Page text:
The Paradox of Auxiliary Rights: The Privilege Against Self-Incrimination and the Right to Keep and Bear Arms
- Author(s): Michael Green
- Date Posted: 2003
- Law & Economics #: 03-38
- Availability: Full text (most recent) on SSRN
According to Locke's theory of the social contract, which was widely accepted by the Founders, political authority is limited by those natural moral rights that individuals reserve against the government. In this Article, I argue that Locke's theory generates paradoxical conclusions concerning the government's authority over civil disobedients, that is, people who resist the government because they believe it is violating reserved moral rights. If the government lacks the authority to compel the civil disobedient to abide by its laws, the result is anarchism: The limits on governmental authority are whatever each individual says they are. If the government has this authority, the result is authoritarianism: The limits on governmental authority are whatever the government says they are. Both conclusions are unacceptable.
Because of the Lockean paradox, auxiliary constitutional rights, whose purpose is to protect civil disobedience, are likewise paradoxical. I argue that the Fifth Amendment privilege against self-incrimination and the Second Amendment right to keep and bear arms are examples of auxiliary rights, and I use the Lockean paradox to explain the intractable nature of the debates over whether these two rights provide anything of moral value. To their critics, these rights are anarchistic. All they do is give individuals the power to frustrate the government's legitimate attempts to protect citizens against mutually-imposed risks of violence. To their supporters, these rights are a bulwark against authoritarianism. To deny citizens the power to resist the government is to accept that the only views about the limits of political authority that matter are the government's. These disagreements cannot be resolved, because both sides are right. Supporters of these rights are anarchistic and their critics are authoritarian. As long as we continue to accept the Founders' Lockean view that governmental authority is limited by reserved moral rights, we will never be able to reject or accept these two constitutional rights.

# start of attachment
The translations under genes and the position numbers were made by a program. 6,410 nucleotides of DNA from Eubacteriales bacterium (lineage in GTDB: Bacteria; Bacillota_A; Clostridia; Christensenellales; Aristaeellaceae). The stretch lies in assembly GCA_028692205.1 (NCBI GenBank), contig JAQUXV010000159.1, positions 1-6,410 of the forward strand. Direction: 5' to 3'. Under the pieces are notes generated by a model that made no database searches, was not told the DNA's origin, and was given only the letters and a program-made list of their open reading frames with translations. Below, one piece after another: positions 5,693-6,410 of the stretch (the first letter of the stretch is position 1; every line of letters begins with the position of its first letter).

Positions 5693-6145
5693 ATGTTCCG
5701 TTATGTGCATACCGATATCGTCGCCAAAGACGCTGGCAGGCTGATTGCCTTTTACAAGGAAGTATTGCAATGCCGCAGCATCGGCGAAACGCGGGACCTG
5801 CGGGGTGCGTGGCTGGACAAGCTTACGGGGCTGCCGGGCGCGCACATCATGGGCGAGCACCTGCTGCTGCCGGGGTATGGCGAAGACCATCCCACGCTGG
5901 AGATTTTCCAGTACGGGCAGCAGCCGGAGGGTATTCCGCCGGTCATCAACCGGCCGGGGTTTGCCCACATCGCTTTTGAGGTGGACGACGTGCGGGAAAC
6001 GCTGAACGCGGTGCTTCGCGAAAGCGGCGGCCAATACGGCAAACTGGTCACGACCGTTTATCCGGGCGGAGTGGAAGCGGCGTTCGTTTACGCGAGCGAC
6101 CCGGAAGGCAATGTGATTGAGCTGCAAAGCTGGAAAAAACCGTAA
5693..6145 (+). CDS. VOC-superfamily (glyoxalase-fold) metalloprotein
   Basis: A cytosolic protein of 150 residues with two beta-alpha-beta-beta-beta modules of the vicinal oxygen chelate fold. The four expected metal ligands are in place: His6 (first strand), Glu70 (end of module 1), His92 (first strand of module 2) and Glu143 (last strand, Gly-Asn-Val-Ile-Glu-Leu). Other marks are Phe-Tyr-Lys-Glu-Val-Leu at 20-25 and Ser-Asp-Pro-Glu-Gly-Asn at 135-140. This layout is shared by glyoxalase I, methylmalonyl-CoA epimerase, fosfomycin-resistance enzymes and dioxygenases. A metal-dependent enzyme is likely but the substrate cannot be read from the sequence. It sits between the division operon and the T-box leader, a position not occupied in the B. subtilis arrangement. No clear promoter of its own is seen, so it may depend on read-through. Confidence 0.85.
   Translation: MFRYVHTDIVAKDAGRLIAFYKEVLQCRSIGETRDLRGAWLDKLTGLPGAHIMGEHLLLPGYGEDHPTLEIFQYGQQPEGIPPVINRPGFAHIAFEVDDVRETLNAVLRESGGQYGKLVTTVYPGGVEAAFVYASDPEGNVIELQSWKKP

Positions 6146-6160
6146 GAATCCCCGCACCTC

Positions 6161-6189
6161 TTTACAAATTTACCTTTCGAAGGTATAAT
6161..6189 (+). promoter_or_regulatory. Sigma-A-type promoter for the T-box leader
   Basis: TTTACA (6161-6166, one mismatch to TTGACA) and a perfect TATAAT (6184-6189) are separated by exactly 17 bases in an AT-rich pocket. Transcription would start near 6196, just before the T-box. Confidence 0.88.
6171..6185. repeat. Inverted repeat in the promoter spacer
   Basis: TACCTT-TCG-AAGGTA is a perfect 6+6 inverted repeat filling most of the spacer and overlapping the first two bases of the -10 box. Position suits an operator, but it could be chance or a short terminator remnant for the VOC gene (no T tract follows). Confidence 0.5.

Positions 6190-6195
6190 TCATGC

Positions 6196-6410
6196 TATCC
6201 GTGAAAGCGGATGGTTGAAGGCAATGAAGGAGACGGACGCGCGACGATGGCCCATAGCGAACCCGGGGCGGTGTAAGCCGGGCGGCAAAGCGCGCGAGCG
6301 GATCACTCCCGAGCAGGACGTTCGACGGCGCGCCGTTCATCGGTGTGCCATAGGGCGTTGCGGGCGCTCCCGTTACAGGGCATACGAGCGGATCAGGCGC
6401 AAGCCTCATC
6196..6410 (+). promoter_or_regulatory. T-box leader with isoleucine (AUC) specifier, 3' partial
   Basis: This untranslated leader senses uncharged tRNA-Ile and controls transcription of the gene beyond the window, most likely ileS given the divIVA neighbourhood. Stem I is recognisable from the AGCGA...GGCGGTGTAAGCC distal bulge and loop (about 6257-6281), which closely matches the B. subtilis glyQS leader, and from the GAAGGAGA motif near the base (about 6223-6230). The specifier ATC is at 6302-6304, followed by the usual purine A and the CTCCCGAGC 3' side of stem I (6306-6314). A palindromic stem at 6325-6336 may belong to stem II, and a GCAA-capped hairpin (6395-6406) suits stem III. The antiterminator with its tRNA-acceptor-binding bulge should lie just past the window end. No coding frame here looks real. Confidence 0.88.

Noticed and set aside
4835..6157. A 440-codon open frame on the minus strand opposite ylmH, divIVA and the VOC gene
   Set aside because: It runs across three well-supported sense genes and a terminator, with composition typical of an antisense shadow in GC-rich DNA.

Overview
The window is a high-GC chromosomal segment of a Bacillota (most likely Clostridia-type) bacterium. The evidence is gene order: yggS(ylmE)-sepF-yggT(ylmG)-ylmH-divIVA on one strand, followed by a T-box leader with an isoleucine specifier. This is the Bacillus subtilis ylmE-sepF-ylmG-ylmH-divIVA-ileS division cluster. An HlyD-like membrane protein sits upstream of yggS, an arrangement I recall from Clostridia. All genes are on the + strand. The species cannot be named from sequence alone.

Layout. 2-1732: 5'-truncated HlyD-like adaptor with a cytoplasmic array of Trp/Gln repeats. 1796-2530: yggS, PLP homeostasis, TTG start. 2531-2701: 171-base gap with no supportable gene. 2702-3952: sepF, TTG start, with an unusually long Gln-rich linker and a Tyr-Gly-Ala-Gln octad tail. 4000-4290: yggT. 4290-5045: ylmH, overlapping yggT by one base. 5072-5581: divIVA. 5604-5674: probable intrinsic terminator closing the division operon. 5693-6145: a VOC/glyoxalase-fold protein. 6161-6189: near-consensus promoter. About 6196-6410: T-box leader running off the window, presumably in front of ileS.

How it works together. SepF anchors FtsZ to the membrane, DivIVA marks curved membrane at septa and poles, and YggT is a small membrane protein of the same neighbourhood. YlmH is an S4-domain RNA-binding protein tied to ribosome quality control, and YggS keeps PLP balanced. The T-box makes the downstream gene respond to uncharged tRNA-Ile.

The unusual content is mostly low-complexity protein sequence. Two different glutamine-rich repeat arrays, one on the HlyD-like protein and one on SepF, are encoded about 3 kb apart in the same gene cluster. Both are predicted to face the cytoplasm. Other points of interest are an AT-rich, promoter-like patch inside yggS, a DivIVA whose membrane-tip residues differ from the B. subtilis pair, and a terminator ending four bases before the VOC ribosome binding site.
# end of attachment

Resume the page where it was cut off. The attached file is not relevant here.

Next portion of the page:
The Lockean paradox also explains the difficulties that courts and academics have experienced delineating the scope of these rights in a conceptually satisfying manner. Here too I argue that these problems cannot be overcome. The limits that are placed on these rights will always be arbitrary and ad hoc.